Today marks one year since we launched American Compass. We’re incredibly proud of having built a new conservative flagship in such a short time and are grateful to all of our supporters for making it possible. If you’re in a position to make a contribution to the organization this year, I hope you’ll take this opportunity to do so. This month only, we are offering a small gift as thanks for any donation of $100 or more (details below).

What have we done so far? 

Back in May of 2020, our first collection, Rebooting the American System, laid the foundation for the work that would follow. We looked back to the economic tradition that has shaped the American republic, especially the concept of an “American System,” as outlined by Alexander Hamilton, advanced by Henry Clay, and embraced by Abraham Lincoln. Our nation’s rich history of robust economic policy looks nothing like the market fundamentalism that passes as “conservatism” today—and it is relevant as ever, as Senators Marco Rubio and Tom Cotton describe in their forewords on resilience and national security.

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The following month, we convened a wide range of experts to discuss how and why the U.S. should prioritize reshoring our critical supply chains. The symposium’s nine strategies for retaking global leadership explore everything from boosting domestic innovation and production to reforming the federal government and the World Trade Organization.

Last summer, we focused our attention on how to get capitalism working better. Anticipating the controversy that has grown over “woke capital,” we contrasted the popularity of so-called “corporate social responsibility” with an ethic of corporate actual responsibility, in which businesses fulfill their obligations to workers, communities, and the nation.

Since then, we’ve started a national conversation about a conservative future for the labor movement, hosted the first comprehensive review of the Trump presidency, shaped the debate over how public policy can help American families, and showed how the rise of Wall Street has come at the expense of the real economy.

Across more than 50 essays and 250 posts on the Commons from more than 80 authors, events with elected officials and leading commentators, and countless contributions to the reporting on America’s ongoing political realignment, we have become the flagship for efforts to restore an economic consensus that emphasizes the importance of family, community, and industry to the nation’s liberty and prosperity. And we’re just getting started.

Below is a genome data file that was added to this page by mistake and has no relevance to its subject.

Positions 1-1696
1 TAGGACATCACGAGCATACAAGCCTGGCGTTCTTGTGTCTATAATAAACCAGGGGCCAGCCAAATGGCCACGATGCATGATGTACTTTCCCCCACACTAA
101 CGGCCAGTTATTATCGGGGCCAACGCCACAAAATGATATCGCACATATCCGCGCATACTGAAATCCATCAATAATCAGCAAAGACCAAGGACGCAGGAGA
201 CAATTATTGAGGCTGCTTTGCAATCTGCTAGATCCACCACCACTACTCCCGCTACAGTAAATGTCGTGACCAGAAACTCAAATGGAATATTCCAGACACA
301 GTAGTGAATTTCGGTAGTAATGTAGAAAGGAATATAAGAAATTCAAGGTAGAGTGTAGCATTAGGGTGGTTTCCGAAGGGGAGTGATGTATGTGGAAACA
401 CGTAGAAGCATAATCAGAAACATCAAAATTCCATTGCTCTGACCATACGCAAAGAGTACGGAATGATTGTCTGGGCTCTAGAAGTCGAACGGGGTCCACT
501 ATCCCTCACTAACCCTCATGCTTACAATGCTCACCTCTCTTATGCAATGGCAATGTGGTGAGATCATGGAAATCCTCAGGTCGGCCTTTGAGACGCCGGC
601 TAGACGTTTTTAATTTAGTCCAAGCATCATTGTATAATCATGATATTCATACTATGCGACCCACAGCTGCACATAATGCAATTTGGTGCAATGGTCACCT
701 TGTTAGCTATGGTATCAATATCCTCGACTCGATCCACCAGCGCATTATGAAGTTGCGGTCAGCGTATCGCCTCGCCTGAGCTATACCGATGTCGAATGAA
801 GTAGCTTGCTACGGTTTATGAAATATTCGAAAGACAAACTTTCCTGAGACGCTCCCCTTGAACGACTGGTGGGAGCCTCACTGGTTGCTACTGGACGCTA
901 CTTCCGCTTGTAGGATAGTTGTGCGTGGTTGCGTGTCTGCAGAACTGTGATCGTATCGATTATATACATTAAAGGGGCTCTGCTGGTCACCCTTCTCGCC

We hope you’ll take the opportunity of our first anniversary to show your support for American Compass, whether that’s with a donation or using social media to spread the word about our work. All week on Facebook and Twitter, @AmerCompass is highlighting our work from the past year, so choose your favorite to share. Our mission is to restore an economic consensus that emphasizes the importance of family, community, and industry to the nation’s liberty and prosperity, and our success in building that consensus depends on having the resources and reach to bring our ideas to as many people as possible.

Thank you,

Oren Cass
Executive Director

We’re deeply grateful to all those who have supported us through our first year. If you would like to support our work as we continue to grow and push the national conversation forward, please click here.

Supporters who donate $100 this month will receive one of our American Compass Readers, a full-color, book-format compilation of one of our featured Collections: A Seat at the Table, Home Building, or Rebooting the American System. Supporters who donate $200 or more this month will receive all three.

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American Compass
Recommended Reading
Surprising Consensus on the Productivity Problem

A new AEI paper reaches the same conclusion as American Compass: Rising inequality for American workers is a problem.

The Wolves of K Street with Brody Mullins

WSJ’s Brody Mullins joins Oren to discuss his new book, The Wolves of K Street, about corporate power and the rise of the lobbying industry.

Broadening the Defense Industrial Base with Marathon’s Robert Delfeld

Oren and Robert discuss the effects of deindustrialization on the defense supply chain and how to broaden and strengthen the defense industrial base.